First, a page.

Director Todd Haynes’ first foray into documentary filmmaking, The Velvet Underground, screened on the Cannes movie pageant on Wednesday. It bought rave evaluations. And that bodes effectively for the music doc’s debut on Apple TV+ and in theaters on October 15, a launch date Deadline reported earlier in the present day.
The Velvet Underground: rise of a cultural icon
The movie tells the story of the avant-garde rock band‘s rise to cultural affect. Established in New York Metropolis within the mid-Sixties, The Velvet Underground performed below that identify solely till 1973, with a couple of personnel adjustments within the combine. The important band consisted of frontman and guitarist Lou Reed, classically skilled multi-instrumentalist John Cale, guitarist Sterling Morrison and drummer Maureen “Moe” Tucker.
However the group’s affect by no means actually got here to an finish.
That’s in no small half to the involvement and affect of legendary pop artist Andy Warhol. He joined the group as supervisor in 1966, making it the home band of his New York artwork collective and studio The Manufacturing unit and the touring multimedia present Exploding Plastic Inevitable in 1966-’67. The band would typically play sonically adventurous and discordant music with Warhol movies displaying within the background.
Warhol additionally spurred the band’s affiliation with the German-born signer Nico. He urged she sing of their first album, The Velvet Underground & Nico.
The band by no means noticed a lot industrial success, and even essential success within the early days. You may say it was manner too bizarre for the mainstream, with its discordant and droning sounds and sexually suggestive lyrics. But it surely stays some of the influential and lauded bands in rock historical past.
As music producer Brian Eno is famously quoted as saying, “The primary Velvet Underground album solely bought 10,000 copies, however everybody who purchased it shaped a band.”
Haynes’ movie captures the band and its context
The documentary options interviews with key gamers in and round The Velvet Underground, mixed with a trove of never-before-seen performances and a group of recordings, Warhol movies and different experimental artwork.
“This can be a nice documentary about people who find themselves critical about music and critical additionally about artwork, and what it means to stay as an artist,” wrote Peter Bradshaw in The Guardian.
Critics appear impressed by the movie’s creative construction, its intensive use of a split-screen and its immersion of the viewers right into a well-captured world of artwork, music and cultural ferment of one other time.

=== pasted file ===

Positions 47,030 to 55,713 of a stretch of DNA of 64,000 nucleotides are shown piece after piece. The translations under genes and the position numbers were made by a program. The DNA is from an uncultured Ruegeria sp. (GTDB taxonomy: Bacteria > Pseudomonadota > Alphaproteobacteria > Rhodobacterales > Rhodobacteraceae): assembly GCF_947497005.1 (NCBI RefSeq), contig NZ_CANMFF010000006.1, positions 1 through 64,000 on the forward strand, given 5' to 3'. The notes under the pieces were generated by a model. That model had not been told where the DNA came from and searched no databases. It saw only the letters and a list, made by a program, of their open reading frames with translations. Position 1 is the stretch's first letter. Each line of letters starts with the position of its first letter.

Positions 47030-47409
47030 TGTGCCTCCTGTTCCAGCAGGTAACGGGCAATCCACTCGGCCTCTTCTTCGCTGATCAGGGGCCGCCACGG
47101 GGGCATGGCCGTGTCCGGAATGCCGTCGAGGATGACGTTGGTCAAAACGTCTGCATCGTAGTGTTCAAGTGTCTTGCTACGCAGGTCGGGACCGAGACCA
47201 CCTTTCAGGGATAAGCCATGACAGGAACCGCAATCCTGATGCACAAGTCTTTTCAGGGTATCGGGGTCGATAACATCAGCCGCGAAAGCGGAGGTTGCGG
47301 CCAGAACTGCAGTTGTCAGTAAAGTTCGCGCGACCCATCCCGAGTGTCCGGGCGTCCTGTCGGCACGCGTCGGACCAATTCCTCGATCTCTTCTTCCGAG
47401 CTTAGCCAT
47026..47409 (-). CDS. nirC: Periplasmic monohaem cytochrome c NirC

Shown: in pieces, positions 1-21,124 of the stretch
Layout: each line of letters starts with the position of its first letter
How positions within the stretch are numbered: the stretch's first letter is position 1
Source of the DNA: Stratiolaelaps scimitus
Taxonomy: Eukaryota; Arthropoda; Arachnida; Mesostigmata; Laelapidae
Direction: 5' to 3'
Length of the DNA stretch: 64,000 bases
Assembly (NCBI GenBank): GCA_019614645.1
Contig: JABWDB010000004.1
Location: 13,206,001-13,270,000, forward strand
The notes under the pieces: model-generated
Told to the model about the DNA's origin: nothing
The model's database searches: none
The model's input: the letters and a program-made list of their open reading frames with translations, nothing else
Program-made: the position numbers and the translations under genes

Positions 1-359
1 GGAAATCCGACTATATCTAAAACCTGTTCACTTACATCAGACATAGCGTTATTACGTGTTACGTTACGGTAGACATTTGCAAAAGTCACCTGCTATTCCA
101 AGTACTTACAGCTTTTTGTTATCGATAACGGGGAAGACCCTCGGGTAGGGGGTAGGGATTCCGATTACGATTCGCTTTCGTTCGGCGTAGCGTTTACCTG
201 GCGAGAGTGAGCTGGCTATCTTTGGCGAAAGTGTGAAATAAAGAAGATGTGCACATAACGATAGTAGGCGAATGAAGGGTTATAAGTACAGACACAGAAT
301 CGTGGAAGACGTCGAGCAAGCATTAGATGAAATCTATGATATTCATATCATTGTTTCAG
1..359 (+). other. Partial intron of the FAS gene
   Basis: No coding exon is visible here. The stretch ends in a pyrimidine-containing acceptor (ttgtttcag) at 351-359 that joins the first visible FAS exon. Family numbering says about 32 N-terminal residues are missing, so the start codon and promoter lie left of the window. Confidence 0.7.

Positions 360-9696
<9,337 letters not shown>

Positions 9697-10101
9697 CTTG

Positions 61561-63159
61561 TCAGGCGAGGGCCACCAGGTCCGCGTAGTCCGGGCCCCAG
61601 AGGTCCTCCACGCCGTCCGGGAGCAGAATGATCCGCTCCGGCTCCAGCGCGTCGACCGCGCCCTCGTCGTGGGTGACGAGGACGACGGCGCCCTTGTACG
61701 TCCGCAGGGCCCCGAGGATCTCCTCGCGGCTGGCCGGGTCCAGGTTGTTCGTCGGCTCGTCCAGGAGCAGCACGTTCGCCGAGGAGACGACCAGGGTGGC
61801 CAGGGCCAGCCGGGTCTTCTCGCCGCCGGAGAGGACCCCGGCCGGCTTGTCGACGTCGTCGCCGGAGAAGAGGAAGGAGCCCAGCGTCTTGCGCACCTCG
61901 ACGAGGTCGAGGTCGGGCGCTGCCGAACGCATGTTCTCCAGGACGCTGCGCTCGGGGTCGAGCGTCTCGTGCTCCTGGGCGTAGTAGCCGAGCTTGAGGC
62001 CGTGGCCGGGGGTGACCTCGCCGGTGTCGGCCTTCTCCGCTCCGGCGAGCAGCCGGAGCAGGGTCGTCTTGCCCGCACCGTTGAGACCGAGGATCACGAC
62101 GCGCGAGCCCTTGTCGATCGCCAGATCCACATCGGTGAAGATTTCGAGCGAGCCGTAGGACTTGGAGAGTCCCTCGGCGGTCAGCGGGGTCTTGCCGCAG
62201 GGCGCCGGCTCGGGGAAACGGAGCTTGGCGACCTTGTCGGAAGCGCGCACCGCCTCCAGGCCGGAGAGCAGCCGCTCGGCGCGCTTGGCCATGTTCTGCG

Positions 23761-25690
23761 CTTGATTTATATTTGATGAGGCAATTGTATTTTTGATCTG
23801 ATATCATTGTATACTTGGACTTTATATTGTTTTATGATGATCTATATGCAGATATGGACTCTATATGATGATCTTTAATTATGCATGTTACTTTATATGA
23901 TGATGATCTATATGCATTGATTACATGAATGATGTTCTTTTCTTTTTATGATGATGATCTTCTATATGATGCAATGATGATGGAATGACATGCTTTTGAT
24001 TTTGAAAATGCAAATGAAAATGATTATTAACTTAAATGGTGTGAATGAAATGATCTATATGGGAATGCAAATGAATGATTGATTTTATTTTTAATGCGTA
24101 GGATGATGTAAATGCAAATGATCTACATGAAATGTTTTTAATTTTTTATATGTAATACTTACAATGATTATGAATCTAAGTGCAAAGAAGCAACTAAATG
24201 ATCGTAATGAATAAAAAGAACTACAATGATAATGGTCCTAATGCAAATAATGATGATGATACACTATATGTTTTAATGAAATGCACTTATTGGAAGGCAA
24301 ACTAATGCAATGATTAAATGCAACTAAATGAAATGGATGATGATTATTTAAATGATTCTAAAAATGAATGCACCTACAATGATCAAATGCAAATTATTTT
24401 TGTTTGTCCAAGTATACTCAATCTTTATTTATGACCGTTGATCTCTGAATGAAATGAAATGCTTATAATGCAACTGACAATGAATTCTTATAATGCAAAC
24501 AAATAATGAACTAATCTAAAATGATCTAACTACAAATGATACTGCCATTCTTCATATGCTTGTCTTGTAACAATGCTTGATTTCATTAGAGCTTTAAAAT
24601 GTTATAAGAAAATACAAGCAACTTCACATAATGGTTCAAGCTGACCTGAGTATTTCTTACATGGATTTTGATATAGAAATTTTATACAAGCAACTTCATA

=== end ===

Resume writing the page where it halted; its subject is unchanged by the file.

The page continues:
“Making ingenious use of split-screen, experimental montage and densely layered photographs and sound over two fabulously entertaining hours, Haynes places his distinctive stamp on the fabric whereas crafting a piece that would nearly have come from the identical inventive explosion it celebrates,” wrote David Rooney in The Hollywood Reporter.
Haynes has now directed 9 movies, together with Darkish Waters in 2019 and Carol in 2015. Two of his earlier works may need foreshadowed this one, delving into musical themes. They’re 1998’s Velvet Goldmine, in regards to the lifetime of a fictional glam-rocker based mostly on David Bowie, and 2007’s I’m Not There, a musical drama impressed by the life and music of Bob Dylan.
Not with out faults
Critics appear to agree The Velvet Underground is kind of an accomplishment, although not and not using a few faults.
“The place maybe it falls down is on the extraordinary, gossipy sense of how precisely the band members might have fallen out so badly, and the way painful that certainly should have been,” wrote The Guardian‘s Bradshaw, who additionally questioning the movie’s glossing over of sexual issues, together with Reed’s sexuality.
The movie’s triumph appears to be in capturing the spirt of the band, although not each minute of the movie reveals the identical fireplace.
“At its finest, Haynes’ movie is neither a dry accounting of who the Velvets have been nor a heady evocation of their work; it’s a film in regards to the fires these folks set inside one another and the way they unfold to anybody else who was burning and gave them the identical permission to push again towards expectations,” wrote David Erhlich in IndieWire.
However, he added, “there are drained expository sketches towards the tip” alongside the traces of “sad bands” all seeming to interrupt up in the identical manner.